When exploring the Sutro Library’s rare collections, one notices that Japan’s Edo Period is well represented amongst the stacks. Hundreds of ukiyo-e (a genre of woodblock prints and paintings) images join travel narratives and thousands of photographs to tell the story of Japanese art and culture from 1603 through 1868 known as the Edo or Tokagawa Period. This historic period was known as the “floating world” (ukiyo-e in Japanese): a time of movement and travel, art and culture. The pleasure quarters were the main arbiters of taste at this time, and many of the prints focus on Geishas, Kabuki, tea houses, Sumo wrestling, brothels, and courtesans.

Politically, the Edo Period saw Japan governed by a feudal system, with the people existing under isolationist policies called Sakoku – laws forbidding and limiting interactions with the outside world. Japanese citizens were prohibited to leave Japan on pain of death.  It was ruled by the Tokogawa Shogunate whose capital was Edo – now the modern day capital of Tokyo. The Tokogawa emerged from a period of extended internal strife, and constant civil wars – bloodshed that had left the Japanese people traumatized and ready for change. Under Tokogawa rule, stability, peace, prosperity, arts, and culture blossomed.

Social structure

A person’s vocation was determined at birth and every citizen knew his or her place within the social order. And upon closer inspection, the images in the Sutro Library collection provide insight into this strictly regulated society. The Emperor (with almost no power), and the shōgun and daimyō were at the top of Society and controlled every aspect of Japanese society, including what types of clothing could be worn based on status. Underneath that, there were four classes of citizens ranking in the following order: samurai, peasants, craftsmen, and at the bottom, merchants. Because merchants didn’t produce anything, per se, they were the lowest on the social ladder. Each class of citizen had very elaborate rules of conduct. For example, merchants were not allowed to wear silk kimonos.

Yoshiwara and the Pleasure Quarters

The pleasure quarters were legally sanctioned and licensed by the Tokogawa Shogunate. These districts were alive with activity, vibrant and colorful, full of tea houses, music, and food vendors and luxury clothing shops, Kabuki theaters, Geisha, and brothels. The actors, Geisha, and courtesans were the celebrities of their day, influencing fashion, style, manners, and culture throughout Japan. The Tokogawa understood early on that these districts could curtail unrest in the merchant class, as well as provide entertainment to the many Samurai who guarded the cities, who were in fact required to live in half the year, away from their home towns.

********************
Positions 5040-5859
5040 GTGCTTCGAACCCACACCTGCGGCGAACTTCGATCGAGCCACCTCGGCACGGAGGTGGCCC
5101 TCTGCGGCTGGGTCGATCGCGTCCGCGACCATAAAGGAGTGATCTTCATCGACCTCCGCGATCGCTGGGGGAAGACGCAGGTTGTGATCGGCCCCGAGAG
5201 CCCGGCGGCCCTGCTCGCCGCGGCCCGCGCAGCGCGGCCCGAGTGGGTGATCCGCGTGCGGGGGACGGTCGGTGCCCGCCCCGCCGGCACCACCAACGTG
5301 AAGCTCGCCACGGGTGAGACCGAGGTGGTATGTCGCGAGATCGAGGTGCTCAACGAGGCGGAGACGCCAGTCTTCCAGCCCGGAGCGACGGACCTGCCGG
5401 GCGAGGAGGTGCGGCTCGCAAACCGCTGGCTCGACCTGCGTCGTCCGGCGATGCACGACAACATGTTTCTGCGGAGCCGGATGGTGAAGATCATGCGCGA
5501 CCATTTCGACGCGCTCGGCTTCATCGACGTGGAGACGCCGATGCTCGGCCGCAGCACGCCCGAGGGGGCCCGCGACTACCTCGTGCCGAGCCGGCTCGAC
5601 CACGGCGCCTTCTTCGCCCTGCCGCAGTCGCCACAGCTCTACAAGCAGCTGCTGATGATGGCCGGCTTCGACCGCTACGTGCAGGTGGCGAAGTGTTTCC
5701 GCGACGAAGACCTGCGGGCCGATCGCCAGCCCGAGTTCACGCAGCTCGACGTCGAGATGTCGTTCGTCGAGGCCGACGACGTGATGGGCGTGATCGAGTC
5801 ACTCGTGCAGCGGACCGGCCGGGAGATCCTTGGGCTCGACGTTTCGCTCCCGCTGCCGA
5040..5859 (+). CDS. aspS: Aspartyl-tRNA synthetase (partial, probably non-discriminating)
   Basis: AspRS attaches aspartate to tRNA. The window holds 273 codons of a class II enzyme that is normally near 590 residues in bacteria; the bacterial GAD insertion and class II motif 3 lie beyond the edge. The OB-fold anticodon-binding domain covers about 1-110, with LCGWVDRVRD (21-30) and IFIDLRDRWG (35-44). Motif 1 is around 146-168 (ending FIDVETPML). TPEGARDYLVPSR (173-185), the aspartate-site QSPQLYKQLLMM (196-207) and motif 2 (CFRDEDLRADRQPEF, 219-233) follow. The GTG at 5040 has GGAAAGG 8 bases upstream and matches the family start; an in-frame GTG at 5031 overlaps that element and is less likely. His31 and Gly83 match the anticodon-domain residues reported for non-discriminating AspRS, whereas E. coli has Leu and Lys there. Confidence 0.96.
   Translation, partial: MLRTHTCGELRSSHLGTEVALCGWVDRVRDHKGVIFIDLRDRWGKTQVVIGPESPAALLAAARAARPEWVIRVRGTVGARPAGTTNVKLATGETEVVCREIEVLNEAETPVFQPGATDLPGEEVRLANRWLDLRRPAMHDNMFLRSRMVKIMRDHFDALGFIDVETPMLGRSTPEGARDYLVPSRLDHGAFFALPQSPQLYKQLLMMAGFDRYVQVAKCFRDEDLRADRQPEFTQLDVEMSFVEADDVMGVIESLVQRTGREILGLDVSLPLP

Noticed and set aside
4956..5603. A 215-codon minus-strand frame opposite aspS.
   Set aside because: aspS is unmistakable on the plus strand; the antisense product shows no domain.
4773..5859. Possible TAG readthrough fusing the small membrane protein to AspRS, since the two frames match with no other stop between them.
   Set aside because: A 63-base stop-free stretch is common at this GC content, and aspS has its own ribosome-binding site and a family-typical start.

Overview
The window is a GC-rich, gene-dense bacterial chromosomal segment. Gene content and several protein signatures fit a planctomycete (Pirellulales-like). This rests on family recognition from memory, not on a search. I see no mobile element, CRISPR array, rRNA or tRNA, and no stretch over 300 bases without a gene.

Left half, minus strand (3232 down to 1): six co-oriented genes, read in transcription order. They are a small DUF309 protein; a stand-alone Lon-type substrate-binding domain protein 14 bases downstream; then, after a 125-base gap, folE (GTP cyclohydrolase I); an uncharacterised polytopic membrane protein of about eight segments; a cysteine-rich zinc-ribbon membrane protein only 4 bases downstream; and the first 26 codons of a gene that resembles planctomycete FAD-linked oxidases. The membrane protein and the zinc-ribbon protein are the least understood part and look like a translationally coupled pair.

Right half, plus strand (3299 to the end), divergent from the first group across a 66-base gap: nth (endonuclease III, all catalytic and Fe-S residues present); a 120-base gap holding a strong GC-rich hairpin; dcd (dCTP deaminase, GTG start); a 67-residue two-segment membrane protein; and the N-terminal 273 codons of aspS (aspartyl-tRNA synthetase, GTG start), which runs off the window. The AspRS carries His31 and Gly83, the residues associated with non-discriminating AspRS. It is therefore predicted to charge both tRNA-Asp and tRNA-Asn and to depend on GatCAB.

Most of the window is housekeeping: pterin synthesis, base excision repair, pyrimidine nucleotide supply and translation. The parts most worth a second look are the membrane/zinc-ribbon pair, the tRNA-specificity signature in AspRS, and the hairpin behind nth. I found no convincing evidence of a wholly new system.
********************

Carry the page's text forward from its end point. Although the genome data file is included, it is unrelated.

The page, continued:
These red light districts were usually walled-in, with a heavily guarded gate, and often moated.  No one could enter or leave without the proper documents or permission, and Geisha were never allowed to leave after 6pm. The largest pleasure quarter was in Edo called the Yoshiwara. It was a city within a city spanning 20 acres. And here were the places where the least powerful in society were able to exert some autonomy and agency. For example, Geisha were listed on the Yoshiwara registers as professional entertainers: musicians, singers, and dancers. The Tayu was the most elite courtesan of her day, and was highly educated, skilled in conversation and highly sought after. They had agency in that they could and often did reject clients, and they were trained to think that their social standing was often better than their clients. They were sometimes booked six months in advance so that the client could prepare for the honor. These districts were places where an increasingly wealthy merchant class could rise above their station and socialize with those higher up in ranking. For example, Haiku and Literary clubs formed where men from different walks of life met and interacted. It is noteworthy that 80 percent of the population of Edo was literate, and books stores were also a part of the Yoshiwara.